Salt definitely interferes with the osmotic regulation of fish and plants. It should be left alone; nature regulated that part itself, by creating freshwater, brackish and saltwater fish. The vast majority of freshwater fish live in waters having no measurable salinity, and this has been crucial in the evolution of their physiology. Fresh water fish differ physiologically from salt water fish in several respects: their gills must be able to diffuse dissolved gasses while keeping the salts in the body fluids inside; their scales reduce water diffusion through the skin; and they also have well developed kidneys to reclaim salts from body fluids before excretion.
Freshwater fish have physiological mechanisms that permit them to concentrate salts within their bodies in a salt-deficient environment; marine fish, on the other hand, excrete excess salts in a hypertonic environment. Fish that live in both environments retain both mechanisms. Freshwater fish concentrate salts to compensate for their low salinity environment. They produce very dilute but copious urine—up to a third of their body weight each day—to rid themselves of excess water, while conducting active uptake of ions at the gills. 
The kidneys of freshwater fish have two functions: osmoregulation [discussed below] and hematopoiesis, which is the formation of blood celular components. Each fish species is adapted to the range of salts in its habitat water, and the kidneys function well within that range. The kidneys have to work harder whenever the salt content of the water in which the fish is living is greater than that of the fish’s preference, i.e., the natural habitat. The closer the water is to the species’ requirements, the easier it will be for the fish to maintain proper osmotic levels. One of the myths about the “benefit” of regular addition of salt is that it allegedly maintains an osmoregulatory balance; in point of fact, regular use of salt has the exact opposite effect and can cause bloating due to an osmotic imbalance. 
Osmoregulation is the technical term for the physiological mechanism fish use to control the amount of salt and water in their bodily fluids. As the name suggests, it's based on osmosis. Water is constantly passing through the cells of freshwater fish by osmosis in an attempt to equate the water inside the fish with the water in the aquarium. Freshwater fish regularly excrete this water through respiration and urination; the average fish will urinate 30% of its body mass every day. The more salt in the aquarium water, the greater the strain on the fish's kidneys, which in turn adds to the fish's stress in attempting to maintain their internal stability.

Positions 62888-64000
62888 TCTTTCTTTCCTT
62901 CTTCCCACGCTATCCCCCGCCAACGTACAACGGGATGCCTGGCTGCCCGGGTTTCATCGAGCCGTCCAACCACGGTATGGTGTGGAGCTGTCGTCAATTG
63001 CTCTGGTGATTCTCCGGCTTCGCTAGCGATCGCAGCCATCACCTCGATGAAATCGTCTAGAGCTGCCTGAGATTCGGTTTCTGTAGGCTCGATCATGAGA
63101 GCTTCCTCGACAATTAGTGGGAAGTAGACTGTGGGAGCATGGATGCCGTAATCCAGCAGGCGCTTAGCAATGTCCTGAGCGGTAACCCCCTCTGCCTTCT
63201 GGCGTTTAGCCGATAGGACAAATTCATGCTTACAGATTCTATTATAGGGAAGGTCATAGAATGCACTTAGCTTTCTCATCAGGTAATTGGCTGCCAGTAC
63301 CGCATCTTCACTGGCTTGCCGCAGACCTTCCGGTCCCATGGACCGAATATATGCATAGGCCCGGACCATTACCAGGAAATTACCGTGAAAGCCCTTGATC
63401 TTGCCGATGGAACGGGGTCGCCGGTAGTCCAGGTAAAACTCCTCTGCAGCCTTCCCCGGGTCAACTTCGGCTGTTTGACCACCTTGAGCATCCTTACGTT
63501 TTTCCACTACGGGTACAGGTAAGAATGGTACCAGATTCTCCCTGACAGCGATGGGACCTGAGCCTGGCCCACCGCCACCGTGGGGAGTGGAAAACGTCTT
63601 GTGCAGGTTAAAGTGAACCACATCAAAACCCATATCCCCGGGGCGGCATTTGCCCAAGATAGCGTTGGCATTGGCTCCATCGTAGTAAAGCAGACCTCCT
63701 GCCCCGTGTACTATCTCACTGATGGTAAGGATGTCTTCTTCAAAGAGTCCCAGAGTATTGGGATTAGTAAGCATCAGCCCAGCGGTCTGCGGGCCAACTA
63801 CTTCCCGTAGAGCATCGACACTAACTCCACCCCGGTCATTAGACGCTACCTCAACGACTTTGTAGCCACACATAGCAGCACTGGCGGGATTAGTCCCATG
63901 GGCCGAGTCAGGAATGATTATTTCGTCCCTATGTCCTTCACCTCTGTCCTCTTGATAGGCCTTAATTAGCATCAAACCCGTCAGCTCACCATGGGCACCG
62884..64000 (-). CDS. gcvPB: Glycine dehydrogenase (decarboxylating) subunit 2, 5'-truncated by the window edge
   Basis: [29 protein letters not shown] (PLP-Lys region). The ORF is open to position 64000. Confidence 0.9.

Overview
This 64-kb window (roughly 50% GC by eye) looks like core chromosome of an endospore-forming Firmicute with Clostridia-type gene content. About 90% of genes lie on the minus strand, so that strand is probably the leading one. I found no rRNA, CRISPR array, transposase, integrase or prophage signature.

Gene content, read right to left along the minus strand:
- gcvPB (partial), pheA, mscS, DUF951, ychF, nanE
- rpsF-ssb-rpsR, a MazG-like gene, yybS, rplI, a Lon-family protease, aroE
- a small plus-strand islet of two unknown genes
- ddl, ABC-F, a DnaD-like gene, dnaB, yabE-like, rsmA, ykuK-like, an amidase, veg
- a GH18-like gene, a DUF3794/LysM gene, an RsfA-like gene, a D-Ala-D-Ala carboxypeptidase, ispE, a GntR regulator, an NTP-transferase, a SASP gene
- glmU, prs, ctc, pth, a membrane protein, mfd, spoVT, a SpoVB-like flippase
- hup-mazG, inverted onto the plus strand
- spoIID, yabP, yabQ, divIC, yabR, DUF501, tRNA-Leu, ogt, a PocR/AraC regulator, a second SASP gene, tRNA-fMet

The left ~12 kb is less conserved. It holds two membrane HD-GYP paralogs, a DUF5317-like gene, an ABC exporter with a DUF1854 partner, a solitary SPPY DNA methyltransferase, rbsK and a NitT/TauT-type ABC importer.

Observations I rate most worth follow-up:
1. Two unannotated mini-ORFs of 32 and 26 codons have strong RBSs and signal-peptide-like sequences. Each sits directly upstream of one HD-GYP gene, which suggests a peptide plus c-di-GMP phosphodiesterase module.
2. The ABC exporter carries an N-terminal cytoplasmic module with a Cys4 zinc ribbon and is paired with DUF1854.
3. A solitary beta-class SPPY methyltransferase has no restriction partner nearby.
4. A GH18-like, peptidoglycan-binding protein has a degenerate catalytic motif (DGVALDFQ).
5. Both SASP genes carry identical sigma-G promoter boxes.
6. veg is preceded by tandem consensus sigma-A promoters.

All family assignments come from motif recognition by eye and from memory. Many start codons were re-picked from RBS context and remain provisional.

And salinity affects the amount of energy the fish must spend to maintain the physiological equilibrium—the complex chain of internal chemical reactions that keep the pH of the fish’s blood steady, its tissues fed, and the immune system functioning. When salinity increases beyond what the fish is designed by nature to handle, the fish must work harder and use more energy just to “keep going.” Laura Muha  likens this to driving a car up a steep hill—it takes more energy (gas) to maintain the same speed as driving on level ground, and it causes more “wear and tear.” This increased energy output is wearing down the fish, and the fish is not able to expend this crucial energy on other important functions. The growth rate is affected, a shorter lifespan will usually result, and there will be increased risk of various health problems along the way.